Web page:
Animators, start your engines. Disney and Pixar have brought back Lightning McQueen (voiced by Owen Wilson) for the latest entry in the ongoing Cars franchise with Cars 3. As with most sequels, Cars 3 is a mixture of the classic characters and new roster of anthropomorphic automobiles which infuses its animated hijinks with that unmistakable Pixar charm. Ahead of the world premiere at the Anaheim Convention Center last weekend, the cast and crew of Cars 3 held a press conference to discuss the animated sequel.
Among the newcomers to the world of Cars is Armie Hammer, the hunky leading man lending his voice to Lightning Jackson, a Next-Gen racer that leads to a personal crisis for the heroic Lightning McQueen. “They’re faster. They’re smarter. They’re better looking,” Hammer says with a smile pointed towards Owen Wilson. “Look at that thing,” he says while pointing to the sleek Next-Gen racer on the stage behind him.
Also joining the automotive world of animated cars is Cristela Alonzo as Cruz Ramirez, an enthusiastic trainer who has since abandoned her dreams of racing. Through training Lightning McQueen, Cruz soon learns that he does have what it takes to be a racer.
“Cruz Ramirez is a great little character I loved playing. What I liked about her is she’s very good at what she does, but at the same time she had doubts about herself regarding the same skill that she uses to coach the cars the best they can be,” Alonzo said of her yellow sports car character. “What I like about Cruz is that I think she’s very relatable for boys and girls, in that you might have doubts about things and you don’t know how you’re going to pull something off, but at the end of the day you realize the only way you can do your best is to go for it and trust your instincts.”
Meanwhile, Owen Wilson is just as you’d expect him to be. As most of his castmates give somewhat longer answers, the Texan actor is laid back. For his third turn as Lightning McQueen, Wilson finds himself drawn to the inspirational themes that run through Cars 3. “That idea that we do all need encouragement and that everybody sometimes falls a little short, you know, fails. That idea that we’re sort of part of a community. I think that’s an important message for everybody,” Wilson said employing his laidback charms.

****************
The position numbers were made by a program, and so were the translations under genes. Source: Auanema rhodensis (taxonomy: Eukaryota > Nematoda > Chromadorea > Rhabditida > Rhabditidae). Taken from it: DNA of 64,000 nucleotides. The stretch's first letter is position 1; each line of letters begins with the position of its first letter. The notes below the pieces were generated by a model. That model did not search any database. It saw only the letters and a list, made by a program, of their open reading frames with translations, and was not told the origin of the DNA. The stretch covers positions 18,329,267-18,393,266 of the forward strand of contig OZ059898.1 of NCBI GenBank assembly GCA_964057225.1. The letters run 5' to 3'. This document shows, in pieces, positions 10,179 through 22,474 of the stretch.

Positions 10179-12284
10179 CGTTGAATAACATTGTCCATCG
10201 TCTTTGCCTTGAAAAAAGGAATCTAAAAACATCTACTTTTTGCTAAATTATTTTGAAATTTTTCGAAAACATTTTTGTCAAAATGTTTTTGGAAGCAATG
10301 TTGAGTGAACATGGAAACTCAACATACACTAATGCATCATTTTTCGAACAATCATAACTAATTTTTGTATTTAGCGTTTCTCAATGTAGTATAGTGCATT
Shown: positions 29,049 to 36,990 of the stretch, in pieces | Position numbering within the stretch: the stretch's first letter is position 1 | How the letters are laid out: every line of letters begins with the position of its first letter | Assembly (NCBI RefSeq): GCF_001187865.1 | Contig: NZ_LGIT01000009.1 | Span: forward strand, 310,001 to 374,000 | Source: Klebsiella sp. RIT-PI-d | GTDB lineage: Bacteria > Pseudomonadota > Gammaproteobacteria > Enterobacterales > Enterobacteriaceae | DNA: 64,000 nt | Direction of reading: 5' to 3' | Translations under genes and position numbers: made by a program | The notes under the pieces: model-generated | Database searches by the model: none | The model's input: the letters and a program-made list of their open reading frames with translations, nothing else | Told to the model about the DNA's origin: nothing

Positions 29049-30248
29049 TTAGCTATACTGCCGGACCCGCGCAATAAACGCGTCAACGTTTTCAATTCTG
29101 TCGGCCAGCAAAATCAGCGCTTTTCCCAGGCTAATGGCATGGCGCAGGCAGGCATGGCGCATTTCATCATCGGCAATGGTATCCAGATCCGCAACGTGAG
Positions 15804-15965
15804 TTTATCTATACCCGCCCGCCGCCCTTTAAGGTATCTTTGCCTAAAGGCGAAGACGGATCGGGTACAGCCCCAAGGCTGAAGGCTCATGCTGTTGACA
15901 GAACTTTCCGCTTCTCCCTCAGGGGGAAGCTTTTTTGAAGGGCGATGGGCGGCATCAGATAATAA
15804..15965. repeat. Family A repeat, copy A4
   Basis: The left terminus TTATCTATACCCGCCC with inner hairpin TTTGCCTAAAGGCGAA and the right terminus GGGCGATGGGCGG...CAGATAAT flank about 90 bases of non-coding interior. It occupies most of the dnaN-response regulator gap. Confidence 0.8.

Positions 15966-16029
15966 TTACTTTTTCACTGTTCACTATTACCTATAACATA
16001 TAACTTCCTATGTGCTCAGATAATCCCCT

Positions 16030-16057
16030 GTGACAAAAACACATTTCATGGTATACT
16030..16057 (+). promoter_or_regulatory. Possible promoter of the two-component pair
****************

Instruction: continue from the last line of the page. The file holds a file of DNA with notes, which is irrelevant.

Another newcomer to Cars is Kerry Washington as the statistician Natalie Certain. “I’m just happy to be joining this franchise. I’ve been such a fan for such a long time, so it’s just a pleasure to be a part of this family,” the Scandal star with wide grin. “But I do think it’s fun to see women in the film who are brave and smart and courageous and also teachable. You know, women who balance having extraordinary talent and intellect but also are humble enough to learn the lessons they have to learn by the end of the film.”
Back as the backwoods tow truck Mater is the comedian Larry the Cable Guy, who certainly didn’t dress up for the occasion in his shorts and t-shirt. Why the Southern comedian keeps coming back for Cars entries is rather simple. “People can relate to the characters, first of all. They’re just fun movies that have a lot of heart in them,” he said. “As far as my character goes, I think a lot of people would like to have a neighbor like Mater. He’s dependable. He’s loveable and sweet. He may not be the sharpest fork in the knife drawer but he’s faithful guy, and that’s what everybody would like to have.”